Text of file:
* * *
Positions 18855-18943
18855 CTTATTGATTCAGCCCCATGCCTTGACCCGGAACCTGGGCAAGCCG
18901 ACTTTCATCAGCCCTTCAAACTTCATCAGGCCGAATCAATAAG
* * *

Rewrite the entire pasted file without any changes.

Positions 18855-18943
18855 CTTATTGATTCAGCCCCATGCCTTGACCCGGAACCTGGGCAAGCCG
18901 ACTTTCATCAGCCCTTCAAACTTCATCAGGCCGAATCAATAAG